"jed match" Discussed on KCRW

KCRW

01:52 min | 1 year ago

"jed match" Discussed on KCRW

"To law enforcement one person who would like to see genetic genealogy taken away from police is a Maryland legislator name Charles said nor we need to breaks then look it was cool Charles believes it's wrong for innocent people to be scrutinized by police for no other reason than sharing DNA found at a crime scene there's no suspicion that law enforcement should have about us yet we are now court in this DNA dragnet it's almost as if we if turned of the whole concept of innocent until proven guilty on his head in fact he's so against it he wouldn't even wanna let IT help his own family not because he was shot and killed and and and and Baltimore and to this day I don't think the case has been resolved and wouldn't want to find out by going through Jed match and letting the police come through other people's DNA now now this too much constitutional collateral damage Charles is mistrustful of CODIS the national criminal DNA database because it holds a disproportionate number of minorities DNA and he points to police over reach as why they should not have access to the much more powerful consumer DNA databases when they're looking into my DNA they're looking at my parents they're looking at my children in January last year he tried to get a bill through the Maryland legislature to ban police searches in these databases but the bill failed then in September the federal.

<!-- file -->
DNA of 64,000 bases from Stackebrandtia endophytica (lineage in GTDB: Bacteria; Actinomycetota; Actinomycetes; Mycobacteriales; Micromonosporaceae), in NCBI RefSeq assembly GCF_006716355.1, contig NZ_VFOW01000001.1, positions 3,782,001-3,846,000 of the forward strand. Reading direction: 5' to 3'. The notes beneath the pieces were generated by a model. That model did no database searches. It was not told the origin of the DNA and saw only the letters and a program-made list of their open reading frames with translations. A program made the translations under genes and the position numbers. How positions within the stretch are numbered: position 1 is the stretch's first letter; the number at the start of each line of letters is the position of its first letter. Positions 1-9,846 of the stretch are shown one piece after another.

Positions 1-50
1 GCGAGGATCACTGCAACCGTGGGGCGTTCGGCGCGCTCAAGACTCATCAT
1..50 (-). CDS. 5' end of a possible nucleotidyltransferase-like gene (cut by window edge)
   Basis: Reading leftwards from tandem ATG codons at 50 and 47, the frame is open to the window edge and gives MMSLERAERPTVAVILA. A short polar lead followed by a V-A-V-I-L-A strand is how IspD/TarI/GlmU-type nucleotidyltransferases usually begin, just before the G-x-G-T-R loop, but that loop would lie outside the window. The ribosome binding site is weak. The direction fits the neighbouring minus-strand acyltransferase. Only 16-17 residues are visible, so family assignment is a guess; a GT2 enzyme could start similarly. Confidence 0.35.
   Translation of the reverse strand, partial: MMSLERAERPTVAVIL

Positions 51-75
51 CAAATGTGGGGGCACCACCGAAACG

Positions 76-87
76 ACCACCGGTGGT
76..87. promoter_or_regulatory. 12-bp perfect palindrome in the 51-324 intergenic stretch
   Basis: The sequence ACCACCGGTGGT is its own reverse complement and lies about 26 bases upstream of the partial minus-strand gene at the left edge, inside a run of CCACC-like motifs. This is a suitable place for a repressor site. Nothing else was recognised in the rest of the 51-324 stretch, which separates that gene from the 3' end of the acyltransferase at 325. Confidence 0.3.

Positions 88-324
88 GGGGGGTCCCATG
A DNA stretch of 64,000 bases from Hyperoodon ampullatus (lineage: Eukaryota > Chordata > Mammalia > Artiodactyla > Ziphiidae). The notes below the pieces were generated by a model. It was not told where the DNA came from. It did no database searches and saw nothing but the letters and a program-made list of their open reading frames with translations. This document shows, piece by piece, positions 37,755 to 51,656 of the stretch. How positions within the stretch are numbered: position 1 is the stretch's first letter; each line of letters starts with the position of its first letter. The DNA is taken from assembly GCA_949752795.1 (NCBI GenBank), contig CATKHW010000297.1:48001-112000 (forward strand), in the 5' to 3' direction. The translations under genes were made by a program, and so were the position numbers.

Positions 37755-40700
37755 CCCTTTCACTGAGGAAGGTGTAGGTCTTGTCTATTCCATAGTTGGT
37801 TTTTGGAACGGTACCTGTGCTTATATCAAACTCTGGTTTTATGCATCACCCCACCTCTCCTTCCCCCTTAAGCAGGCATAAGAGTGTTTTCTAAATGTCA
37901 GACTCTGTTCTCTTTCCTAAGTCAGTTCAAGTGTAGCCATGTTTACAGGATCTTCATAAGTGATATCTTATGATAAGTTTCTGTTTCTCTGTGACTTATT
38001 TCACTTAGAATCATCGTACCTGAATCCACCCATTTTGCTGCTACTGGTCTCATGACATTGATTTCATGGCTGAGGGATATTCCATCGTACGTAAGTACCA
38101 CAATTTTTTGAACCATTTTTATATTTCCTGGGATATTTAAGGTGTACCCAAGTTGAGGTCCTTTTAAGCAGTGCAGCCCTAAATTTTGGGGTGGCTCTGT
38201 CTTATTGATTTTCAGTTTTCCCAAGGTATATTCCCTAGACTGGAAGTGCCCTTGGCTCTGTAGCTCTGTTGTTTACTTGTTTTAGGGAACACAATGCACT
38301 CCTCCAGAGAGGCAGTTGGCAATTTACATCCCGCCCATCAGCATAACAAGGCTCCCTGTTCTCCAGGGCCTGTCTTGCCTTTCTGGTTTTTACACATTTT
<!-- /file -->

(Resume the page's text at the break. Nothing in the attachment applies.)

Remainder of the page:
Charles Baltimore Maryland
"jed match" Discussed on WNYC 93.9 FM

WNYC 93.9 FM

01:54 min | 1 year ago

"jed match" Discussed on WNYC 93.9 FM